I’ve recently had a few people ask me about visibility – how do you show up to be authentic without getting too personal? Without all the 1990s sleepover vibes where you just know that if you don’t join in the other girls will freeze your bra (just me?)
For me it comes down to this – we need to be communicating that we too are imperfect. Sharing your self-reflection is an empathy practice. You can’t lead effectively without being vulnerable and going first. We are flawed. Highlighting our own character flaws and what we’re still learning – this is where the gold is.
In communicating this, yes, we might receive some criticism, but you learn to ask “is this person in the arena? Are they too showing evidence of working on themselves and being a contributor instead of just a spectator?” This is especially important on social media.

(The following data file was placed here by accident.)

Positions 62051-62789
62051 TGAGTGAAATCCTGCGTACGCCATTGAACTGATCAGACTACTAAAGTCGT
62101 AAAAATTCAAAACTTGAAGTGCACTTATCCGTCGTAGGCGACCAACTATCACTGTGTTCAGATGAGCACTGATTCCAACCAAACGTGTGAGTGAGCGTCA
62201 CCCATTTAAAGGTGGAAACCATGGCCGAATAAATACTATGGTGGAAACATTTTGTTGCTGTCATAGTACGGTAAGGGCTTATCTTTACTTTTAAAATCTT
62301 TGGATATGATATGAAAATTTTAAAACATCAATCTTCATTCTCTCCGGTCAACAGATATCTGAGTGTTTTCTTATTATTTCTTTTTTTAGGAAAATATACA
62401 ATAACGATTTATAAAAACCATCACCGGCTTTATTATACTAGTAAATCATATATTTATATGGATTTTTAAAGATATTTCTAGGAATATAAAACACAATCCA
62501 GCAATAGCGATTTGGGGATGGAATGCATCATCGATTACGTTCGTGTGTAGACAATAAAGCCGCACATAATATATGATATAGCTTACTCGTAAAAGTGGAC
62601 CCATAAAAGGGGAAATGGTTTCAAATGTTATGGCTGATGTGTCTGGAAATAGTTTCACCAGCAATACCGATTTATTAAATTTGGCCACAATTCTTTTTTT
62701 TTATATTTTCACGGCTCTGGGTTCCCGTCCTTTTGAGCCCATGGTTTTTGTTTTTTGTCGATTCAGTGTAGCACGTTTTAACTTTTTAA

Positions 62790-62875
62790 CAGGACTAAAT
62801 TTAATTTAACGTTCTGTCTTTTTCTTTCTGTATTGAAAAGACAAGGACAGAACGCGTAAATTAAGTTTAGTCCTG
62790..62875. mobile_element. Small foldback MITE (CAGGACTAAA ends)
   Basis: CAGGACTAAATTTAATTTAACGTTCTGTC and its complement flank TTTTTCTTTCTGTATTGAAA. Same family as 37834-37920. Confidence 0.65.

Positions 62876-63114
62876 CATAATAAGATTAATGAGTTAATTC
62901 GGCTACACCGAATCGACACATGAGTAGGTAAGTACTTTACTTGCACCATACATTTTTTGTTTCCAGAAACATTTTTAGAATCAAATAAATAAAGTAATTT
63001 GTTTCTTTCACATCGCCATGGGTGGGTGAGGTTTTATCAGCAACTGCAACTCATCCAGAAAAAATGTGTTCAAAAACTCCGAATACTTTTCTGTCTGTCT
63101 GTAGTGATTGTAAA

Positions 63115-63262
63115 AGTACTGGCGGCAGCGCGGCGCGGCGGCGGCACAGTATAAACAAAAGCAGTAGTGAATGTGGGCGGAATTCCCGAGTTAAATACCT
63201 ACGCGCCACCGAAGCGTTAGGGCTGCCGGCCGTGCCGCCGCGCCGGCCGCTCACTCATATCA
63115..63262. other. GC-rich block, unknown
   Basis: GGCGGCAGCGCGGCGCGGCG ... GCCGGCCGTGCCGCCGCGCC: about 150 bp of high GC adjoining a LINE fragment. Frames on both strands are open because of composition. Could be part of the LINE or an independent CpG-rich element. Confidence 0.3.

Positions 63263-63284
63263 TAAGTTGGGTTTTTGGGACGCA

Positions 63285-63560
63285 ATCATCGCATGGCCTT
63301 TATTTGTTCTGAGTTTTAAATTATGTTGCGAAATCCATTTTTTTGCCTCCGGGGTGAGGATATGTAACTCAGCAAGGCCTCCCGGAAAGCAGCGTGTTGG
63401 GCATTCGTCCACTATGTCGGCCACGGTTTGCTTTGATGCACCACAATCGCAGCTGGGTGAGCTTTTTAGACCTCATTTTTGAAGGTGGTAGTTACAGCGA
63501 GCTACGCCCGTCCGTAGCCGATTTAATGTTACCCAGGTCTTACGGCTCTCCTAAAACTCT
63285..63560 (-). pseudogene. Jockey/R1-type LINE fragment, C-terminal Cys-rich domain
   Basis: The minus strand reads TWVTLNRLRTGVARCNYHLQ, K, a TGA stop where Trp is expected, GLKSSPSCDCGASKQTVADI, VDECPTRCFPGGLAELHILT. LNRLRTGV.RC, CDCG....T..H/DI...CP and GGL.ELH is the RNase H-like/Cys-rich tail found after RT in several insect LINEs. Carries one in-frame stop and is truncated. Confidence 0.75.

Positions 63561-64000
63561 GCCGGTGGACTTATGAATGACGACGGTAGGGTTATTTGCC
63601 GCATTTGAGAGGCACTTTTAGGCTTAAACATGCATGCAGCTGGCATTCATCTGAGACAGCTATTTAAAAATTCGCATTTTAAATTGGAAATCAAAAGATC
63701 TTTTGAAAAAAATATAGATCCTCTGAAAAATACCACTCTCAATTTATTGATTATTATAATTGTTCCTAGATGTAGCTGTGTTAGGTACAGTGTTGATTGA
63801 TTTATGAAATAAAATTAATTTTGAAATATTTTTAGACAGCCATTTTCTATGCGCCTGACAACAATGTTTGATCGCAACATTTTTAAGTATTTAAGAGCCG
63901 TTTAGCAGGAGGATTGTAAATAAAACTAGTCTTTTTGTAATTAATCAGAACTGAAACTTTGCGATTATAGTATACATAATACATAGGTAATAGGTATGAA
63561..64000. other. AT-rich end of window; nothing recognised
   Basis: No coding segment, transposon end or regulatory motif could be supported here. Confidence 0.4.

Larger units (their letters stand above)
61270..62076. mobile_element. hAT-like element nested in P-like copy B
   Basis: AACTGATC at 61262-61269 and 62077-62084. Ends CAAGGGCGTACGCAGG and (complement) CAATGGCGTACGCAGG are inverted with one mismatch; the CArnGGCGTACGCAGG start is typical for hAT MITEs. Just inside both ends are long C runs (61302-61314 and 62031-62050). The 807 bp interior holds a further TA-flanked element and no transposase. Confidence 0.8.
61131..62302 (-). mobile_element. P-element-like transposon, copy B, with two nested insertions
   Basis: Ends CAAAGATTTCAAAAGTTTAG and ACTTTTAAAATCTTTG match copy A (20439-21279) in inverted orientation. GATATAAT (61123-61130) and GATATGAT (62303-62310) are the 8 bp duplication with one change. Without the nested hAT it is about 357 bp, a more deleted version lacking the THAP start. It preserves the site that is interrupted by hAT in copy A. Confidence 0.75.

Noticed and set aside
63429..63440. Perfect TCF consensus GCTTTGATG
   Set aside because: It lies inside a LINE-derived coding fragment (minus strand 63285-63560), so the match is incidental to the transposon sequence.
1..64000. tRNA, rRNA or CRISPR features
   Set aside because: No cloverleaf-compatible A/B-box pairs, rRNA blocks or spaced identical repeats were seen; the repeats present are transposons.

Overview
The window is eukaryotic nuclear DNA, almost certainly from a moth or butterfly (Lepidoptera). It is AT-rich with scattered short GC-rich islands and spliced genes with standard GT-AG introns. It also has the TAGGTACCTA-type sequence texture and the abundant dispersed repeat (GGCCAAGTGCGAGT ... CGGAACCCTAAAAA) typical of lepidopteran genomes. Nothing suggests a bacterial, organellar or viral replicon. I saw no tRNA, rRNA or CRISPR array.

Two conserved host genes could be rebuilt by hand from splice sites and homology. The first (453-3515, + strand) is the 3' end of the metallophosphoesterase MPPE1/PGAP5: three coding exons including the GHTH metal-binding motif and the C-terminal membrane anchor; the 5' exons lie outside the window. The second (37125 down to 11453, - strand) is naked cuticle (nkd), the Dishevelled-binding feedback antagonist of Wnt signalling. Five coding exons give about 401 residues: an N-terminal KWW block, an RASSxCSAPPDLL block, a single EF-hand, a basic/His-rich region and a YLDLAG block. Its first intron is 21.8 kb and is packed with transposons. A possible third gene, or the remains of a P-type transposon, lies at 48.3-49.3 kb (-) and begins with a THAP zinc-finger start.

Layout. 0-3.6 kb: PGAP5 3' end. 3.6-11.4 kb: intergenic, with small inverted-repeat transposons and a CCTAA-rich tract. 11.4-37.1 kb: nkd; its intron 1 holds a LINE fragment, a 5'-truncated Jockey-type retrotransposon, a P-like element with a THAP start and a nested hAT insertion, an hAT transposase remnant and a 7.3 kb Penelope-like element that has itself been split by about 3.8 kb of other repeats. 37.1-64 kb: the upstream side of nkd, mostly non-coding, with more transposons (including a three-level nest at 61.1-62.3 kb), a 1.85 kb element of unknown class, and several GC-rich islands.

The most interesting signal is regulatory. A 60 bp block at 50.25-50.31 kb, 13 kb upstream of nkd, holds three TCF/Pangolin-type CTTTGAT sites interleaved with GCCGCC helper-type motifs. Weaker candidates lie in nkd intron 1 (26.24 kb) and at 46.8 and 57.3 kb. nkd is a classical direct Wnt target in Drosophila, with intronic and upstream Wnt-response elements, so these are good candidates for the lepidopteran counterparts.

As a student, I can barely recall a time when a supervisor EVER said to me that they made a mistake, let alone used their insights about their own character flaws to guide supervision. I simply decided that’s not how I wanted to do things.
The things that are my greatest strengths are, of course, my fatal flaws. Here’s just 5 of mine that I’m aware of:
1. I focus well. If I say I will get a task done, I will generally stick to it, BUT I will laser focus to the point of forgetting to eat, drink water, move or to have fun. I will persist with a task out of stubbornness, or not wanting to go back on my word, even if EVERY sign points to it being futile or not the right time. Starting the year working on a book about parenting in the pandemic only to not follow through has been hard. I’ve learned that I can work as hard as I want, it’s still not the right time to write a reflective piece on this yet, even if it means I didn’t meet my goal (and let people down).
2. I suffer from ‘shiny object syndrome’ (hello, double Gemini). I will put everything into a project, but the second it gets tedious, monotonous or uncreative and stuffy (like formatting the 50 references for my second book) I might decide I’d be better off switching tasks to something else.